Thank you very much, but I must share that compliment with the designer, Brandie Doane McCann. The plan was to gather a set of images that would represent the main ingredients of the novel and, of course, raise the potential readers’ interest on it. To begin with, I pointed out to Brandie a series of elements that I judged must be present, such as the cabin, the snowstorm, the trail of blood, and some others that her good judgment rightly ruled out. As for the image of Lucy on the cover, it was the result of a personal search through material made available to me by the designer. I was fortunate to find one that really pictured the thrill I was looking for.

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Crimson Winter is my debut novel

Did you plan out the entire plot before you started writing, or did some of it just "happen" along the way?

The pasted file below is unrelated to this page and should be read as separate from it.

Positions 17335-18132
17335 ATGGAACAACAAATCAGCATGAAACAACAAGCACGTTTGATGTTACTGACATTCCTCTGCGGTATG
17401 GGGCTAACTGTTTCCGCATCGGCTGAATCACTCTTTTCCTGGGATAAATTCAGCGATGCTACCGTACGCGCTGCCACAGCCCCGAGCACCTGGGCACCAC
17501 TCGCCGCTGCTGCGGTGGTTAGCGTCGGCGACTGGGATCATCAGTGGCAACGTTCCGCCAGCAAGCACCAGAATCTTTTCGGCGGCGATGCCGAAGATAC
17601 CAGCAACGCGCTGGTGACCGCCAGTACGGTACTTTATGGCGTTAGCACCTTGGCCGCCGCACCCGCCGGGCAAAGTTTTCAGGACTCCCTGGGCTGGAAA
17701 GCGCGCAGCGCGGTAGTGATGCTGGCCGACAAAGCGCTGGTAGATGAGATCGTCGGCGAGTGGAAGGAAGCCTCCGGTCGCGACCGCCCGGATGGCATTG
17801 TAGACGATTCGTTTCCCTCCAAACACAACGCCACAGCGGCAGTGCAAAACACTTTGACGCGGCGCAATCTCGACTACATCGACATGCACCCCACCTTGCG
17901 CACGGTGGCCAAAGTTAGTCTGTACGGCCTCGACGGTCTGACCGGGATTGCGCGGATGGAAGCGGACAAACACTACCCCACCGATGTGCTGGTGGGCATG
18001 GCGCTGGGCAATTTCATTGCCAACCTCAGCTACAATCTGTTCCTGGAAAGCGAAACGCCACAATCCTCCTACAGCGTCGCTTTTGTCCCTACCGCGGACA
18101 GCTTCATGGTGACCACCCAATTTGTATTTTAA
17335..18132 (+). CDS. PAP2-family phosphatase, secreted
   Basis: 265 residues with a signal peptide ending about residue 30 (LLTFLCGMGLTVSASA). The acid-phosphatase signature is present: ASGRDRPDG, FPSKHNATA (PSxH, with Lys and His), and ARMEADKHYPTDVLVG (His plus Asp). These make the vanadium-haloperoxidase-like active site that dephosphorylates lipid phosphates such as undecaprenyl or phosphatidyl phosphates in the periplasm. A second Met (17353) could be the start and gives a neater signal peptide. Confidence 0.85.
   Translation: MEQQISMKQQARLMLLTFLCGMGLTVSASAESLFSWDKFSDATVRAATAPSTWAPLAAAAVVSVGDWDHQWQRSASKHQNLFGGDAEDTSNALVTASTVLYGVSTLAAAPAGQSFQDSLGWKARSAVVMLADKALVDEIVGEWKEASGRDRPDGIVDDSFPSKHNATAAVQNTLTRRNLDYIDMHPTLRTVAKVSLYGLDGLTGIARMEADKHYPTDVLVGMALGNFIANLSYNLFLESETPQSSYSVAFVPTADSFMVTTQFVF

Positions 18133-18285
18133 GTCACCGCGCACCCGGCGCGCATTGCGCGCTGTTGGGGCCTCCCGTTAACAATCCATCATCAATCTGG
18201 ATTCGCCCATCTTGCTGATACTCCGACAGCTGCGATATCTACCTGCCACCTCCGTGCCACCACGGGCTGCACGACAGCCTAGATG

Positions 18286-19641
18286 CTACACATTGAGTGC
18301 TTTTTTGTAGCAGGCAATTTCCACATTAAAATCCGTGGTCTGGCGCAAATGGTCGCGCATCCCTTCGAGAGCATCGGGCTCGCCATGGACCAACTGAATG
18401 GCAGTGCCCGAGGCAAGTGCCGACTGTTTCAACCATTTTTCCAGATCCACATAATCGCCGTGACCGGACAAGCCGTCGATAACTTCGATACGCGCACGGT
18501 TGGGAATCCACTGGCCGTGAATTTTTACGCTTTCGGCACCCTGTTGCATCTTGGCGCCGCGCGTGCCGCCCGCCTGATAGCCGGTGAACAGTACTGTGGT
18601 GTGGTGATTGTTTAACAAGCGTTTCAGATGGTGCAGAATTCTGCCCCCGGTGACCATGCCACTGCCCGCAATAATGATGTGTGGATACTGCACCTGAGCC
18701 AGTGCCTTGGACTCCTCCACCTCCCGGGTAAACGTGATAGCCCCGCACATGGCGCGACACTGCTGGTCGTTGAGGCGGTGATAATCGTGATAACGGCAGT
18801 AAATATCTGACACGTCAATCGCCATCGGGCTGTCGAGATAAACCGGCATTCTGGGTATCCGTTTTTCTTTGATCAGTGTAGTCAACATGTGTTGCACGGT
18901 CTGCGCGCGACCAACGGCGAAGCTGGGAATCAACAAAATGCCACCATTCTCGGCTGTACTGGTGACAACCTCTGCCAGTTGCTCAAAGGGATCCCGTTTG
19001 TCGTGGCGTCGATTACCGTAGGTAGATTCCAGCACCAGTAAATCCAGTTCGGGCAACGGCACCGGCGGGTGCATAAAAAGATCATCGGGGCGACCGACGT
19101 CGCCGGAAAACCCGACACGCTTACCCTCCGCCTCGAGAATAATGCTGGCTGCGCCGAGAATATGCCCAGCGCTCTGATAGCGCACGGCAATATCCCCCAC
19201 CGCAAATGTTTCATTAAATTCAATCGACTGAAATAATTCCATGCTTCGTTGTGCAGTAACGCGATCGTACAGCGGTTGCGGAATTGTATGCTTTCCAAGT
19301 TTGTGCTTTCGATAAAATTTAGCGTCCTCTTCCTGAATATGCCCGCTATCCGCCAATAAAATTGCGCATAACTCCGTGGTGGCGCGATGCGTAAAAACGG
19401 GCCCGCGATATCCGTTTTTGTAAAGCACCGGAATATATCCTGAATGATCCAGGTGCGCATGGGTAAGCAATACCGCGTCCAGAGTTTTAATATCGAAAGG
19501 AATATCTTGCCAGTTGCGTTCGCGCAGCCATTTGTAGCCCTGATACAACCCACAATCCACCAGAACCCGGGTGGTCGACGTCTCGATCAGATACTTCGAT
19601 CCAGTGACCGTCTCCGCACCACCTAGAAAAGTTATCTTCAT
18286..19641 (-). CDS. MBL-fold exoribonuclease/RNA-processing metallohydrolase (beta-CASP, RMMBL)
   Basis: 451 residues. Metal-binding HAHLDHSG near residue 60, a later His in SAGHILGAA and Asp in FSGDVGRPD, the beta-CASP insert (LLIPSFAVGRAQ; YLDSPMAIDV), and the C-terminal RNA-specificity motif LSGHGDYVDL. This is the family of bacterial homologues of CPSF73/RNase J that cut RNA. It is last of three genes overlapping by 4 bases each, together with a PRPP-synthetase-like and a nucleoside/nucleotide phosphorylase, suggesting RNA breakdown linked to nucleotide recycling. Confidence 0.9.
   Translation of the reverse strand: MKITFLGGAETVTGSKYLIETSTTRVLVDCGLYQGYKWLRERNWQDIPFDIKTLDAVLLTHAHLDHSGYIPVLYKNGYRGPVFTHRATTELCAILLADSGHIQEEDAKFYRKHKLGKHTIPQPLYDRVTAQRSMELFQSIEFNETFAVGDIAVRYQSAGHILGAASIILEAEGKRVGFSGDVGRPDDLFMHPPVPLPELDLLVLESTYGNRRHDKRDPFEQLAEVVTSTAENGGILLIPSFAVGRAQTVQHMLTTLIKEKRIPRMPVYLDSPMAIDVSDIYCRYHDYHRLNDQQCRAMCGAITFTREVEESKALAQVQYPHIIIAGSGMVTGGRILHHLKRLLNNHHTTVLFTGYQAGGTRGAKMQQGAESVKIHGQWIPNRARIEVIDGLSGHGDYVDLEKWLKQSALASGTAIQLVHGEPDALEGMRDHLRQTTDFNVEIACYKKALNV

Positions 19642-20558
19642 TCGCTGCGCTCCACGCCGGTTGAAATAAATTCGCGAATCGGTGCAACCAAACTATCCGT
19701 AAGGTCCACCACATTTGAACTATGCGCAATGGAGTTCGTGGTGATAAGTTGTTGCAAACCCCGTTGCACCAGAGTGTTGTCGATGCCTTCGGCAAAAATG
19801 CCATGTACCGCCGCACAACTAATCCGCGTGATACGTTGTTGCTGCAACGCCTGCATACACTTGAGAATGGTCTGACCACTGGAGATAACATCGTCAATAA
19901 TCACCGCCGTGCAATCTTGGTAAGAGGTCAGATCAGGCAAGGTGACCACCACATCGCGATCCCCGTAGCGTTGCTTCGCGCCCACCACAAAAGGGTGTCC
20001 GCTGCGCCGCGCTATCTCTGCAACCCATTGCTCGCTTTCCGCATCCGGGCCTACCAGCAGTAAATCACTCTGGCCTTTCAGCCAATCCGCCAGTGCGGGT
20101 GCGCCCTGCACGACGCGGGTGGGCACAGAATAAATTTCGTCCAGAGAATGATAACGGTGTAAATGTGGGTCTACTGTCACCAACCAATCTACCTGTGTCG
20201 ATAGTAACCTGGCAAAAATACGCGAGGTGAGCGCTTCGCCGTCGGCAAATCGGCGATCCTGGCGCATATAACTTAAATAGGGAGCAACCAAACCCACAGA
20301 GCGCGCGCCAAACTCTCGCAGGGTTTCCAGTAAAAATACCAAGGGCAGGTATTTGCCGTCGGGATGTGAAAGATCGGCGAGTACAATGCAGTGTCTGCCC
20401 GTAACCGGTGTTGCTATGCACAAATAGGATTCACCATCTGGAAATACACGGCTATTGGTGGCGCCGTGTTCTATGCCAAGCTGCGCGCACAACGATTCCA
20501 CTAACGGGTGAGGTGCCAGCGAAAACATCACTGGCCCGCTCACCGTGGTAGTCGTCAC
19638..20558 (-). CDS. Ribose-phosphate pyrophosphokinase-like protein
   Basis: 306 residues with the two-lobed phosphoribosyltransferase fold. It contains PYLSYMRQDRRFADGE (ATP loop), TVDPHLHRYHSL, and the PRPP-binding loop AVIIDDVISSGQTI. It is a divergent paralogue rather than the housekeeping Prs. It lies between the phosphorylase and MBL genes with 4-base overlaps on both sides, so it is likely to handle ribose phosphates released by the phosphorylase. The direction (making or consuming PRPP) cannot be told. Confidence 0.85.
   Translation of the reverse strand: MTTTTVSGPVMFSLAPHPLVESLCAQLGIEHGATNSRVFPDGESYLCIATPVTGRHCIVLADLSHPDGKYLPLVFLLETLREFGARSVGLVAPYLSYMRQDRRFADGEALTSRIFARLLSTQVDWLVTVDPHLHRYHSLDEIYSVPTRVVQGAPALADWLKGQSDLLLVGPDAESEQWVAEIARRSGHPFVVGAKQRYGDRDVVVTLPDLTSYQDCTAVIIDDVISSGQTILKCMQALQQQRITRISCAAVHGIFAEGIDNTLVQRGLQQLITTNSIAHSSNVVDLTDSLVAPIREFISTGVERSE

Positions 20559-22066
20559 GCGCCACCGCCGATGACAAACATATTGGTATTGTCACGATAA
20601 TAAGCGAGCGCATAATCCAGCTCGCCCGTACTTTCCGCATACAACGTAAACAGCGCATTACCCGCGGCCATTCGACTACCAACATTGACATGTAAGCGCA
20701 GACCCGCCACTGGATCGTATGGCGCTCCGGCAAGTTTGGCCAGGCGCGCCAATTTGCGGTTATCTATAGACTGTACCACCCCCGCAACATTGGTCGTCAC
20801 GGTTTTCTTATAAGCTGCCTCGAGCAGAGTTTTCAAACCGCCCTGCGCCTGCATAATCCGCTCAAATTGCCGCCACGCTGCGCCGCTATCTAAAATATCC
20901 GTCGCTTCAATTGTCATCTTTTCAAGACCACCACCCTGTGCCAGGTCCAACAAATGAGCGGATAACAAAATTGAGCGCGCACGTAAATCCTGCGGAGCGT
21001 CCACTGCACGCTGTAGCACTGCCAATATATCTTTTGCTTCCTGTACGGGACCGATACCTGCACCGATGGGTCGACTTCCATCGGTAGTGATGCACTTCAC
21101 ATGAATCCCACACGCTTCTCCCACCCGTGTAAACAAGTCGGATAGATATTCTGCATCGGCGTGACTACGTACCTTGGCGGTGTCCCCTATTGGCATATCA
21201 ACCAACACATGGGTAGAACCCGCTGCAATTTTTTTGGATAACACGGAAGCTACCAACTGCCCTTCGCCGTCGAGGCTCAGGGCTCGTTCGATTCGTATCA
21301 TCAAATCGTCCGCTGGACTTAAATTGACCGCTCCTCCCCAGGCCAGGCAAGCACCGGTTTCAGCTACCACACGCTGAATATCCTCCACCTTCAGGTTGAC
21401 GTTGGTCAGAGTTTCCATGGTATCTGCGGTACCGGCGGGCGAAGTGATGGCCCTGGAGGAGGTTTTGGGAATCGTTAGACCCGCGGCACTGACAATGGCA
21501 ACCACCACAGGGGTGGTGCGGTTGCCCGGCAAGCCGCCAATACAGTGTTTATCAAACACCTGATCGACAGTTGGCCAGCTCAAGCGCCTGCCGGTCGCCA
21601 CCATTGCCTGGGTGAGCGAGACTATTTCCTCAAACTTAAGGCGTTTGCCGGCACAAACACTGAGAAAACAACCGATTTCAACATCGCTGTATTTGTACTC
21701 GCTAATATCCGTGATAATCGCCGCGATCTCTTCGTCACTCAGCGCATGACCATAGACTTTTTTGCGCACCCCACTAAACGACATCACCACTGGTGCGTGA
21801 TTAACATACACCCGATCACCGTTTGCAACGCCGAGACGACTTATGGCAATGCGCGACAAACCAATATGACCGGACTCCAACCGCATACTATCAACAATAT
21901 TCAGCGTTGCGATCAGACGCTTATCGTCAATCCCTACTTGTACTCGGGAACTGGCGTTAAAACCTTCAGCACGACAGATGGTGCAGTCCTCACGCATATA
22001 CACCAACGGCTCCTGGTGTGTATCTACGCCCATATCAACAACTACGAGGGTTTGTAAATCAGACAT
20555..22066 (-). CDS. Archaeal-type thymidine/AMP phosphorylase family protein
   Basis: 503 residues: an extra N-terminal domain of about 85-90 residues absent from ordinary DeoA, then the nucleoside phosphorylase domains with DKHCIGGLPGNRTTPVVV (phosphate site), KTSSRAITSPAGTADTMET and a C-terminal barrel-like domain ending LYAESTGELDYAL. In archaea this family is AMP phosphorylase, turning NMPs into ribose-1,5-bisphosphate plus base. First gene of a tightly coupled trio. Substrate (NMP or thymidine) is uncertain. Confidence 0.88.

As I mentioned, at first what I had was just the "triggering idea," in which I did have faith. But that was all, so I had to create an entire universe around it. As a result, the plot, the characters, and the intrigue began to emerge, and the story evolved as I wrote it. As befits a lawyer, I’m methodical and orderly in many aspects, but this was not the case with the plot's development. I wasn’t able to commit to a single structure, and I drew up numerous schemes that changed over time. I intend to begin my next novel with a much more fleshed-out skeleton.

Why did you title this "Crimson Winter"?

Choosing the appropriate title for a novel is almost always an arduous task. When once asked about choosing titles, Hemingway said, “I make a list of titles after I’ve finished the story or the book—sometimes as many as one hundred. Then I start eliminating them, sometimes all of them.”